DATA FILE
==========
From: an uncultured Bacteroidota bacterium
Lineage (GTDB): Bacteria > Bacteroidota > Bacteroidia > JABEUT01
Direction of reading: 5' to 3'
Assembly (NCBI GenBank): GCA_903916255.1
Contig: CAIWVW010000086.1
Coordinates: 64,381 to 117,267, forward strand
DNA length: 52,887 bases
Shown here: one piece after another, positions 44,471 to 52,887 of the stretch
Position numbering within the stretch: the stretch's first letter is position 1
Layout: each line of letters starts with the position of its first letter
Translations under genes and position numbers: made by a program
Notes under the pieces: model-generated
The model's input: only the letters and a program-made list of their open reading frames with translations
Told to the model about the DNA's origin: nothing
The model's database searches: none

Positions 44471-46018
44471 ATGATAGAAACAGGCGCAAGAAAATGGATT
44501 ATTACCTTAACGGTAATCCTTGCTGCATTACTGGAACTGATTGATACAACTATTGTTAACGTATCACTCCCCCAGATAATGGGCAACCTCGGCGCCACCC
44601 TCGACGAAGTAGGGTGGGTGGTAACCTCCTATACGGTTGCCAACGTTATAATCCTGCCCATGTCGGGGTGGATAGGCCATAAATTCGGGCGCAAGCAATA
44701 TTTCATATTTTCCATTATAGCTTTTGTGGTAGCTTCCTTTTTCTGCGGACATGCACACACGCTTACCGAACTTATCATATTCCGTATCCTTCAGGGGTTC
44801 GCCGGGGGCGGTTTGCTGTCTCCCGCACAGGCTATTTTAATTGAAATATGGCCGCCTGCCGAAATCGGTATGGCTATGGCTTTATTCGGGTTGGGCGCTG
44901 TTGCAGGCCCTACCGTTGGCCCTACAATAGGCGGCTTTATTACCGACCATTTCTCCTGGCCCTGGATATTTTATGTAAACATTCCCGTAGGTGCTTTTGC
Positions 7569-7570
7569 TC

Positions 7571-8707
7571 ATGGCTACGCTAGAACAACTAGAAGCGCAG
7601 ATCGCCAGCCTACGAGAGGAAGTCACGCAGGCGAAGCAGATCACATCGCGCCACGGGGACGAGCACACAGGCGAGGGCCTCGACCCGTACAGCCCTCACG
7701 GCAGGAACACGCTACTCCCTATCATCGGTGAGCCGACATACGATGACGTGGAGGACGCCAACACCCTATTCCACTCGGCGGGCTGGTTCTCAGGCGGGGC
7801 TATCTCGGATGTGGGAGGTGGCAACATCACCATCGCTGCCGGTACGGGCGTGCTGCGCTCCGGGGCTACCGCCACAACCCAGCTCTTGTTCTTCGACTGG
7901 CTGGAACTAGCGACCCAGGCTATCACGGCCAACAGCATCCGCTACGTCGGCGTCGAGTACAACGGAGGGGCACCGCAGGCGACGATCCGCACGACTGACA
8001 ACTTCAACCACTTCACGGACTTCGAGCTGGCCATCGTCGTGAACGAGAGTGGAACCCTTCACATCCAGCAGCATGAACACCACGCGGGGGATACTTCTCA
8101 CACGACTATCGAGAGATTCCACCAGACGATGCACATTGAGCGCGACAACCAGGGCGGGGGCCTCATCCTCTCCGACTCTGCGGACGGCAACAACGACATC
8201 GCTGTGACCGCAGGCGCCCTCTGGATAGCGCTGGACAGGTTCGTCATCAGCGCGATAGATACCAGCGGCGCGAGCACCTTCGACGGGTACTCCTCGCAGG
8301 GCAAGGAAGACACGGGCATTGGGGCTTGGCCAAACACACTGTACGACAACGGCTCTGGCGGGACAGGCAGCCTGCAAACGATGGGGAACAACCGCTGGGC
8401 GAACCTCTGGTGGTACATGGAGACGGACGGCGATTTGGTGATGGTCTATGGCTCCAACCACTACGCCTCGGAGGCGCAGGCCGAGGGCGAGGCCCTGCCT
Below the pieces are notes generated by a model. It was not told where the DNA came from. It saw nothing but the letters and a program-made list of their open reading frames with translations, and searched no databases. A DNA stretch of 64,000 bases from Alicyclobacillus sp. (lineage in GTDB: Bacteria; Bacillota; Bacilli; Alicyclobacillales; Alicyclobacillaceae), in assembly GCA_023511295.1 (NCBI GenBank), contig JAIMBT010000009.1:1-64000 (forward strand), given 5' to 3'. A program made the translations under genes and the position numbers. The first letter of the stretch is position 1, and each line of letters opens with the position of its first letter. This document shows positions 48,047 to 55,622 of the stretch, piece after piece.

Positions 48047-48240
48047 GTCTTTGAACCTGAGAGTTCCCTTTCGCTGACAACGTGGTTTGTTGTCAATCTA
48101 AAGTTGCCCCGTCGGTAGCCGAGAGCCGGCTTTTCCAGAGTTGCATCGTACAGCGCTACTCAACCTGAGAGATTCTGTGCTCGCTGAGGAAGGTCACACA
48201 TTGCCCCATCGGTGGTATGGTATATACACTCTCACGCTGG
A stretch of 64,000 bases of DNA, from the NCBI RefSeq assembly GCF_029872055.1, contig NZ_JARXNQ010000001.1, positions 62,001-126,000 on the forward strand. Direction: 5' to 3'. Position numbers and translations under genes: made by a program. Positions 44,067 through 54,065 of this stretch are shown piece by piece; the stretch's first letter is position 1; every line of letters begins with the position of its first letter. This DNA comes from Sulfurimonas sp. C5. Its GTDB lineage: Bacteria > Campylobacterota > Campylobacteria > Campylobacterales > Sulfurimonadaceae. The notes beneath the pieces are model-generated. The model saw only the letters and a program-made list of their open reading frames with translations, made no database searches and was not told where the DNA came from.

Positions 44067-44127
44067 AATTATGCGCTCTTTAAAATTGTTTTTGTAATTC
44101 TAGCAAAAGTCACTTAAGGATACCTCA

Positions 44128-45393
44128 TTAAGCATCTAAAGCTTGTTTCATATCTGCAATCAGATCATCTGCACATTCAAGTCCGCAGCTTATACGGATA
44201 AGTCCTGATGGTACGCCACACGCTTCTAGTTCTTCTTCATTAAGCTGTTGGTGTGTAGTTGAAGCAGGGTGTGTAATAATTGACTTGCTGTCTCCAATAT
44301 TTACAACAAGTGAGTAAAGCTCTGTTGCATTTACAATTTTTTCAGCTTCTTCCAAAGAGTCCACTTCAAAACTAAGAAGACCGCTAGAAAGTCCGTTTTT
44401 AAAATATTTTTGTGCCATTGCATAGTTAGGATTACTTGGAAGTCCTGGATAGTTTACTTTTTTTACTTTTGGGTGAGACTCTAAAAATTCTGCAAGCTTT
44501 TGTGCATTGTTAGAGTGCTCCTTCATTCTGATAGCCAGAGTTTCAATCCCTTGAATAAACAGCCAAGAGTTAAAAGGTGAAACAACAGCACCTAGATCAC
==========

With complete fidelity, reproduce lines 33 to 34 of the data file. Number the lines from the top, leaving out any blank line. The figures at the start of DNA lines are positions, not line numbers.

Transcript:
8201 GCTGTGACCGCAGGCGCCCTCTGGATAGCGCTGGACAGGTTCGTCATCAGCGCGATAGATACCAGCGGCGCGAGCACCTTCGACGGGTACTCCTCGCAGG
8301 GCAAGGAAGACACGGGCATTGGGGCTTGGCCAAACACACTGTACGACAACGGCTCTGGCGGGACAGGCAGCCTGCAAACGATGGGGAACAACCGCTGGGC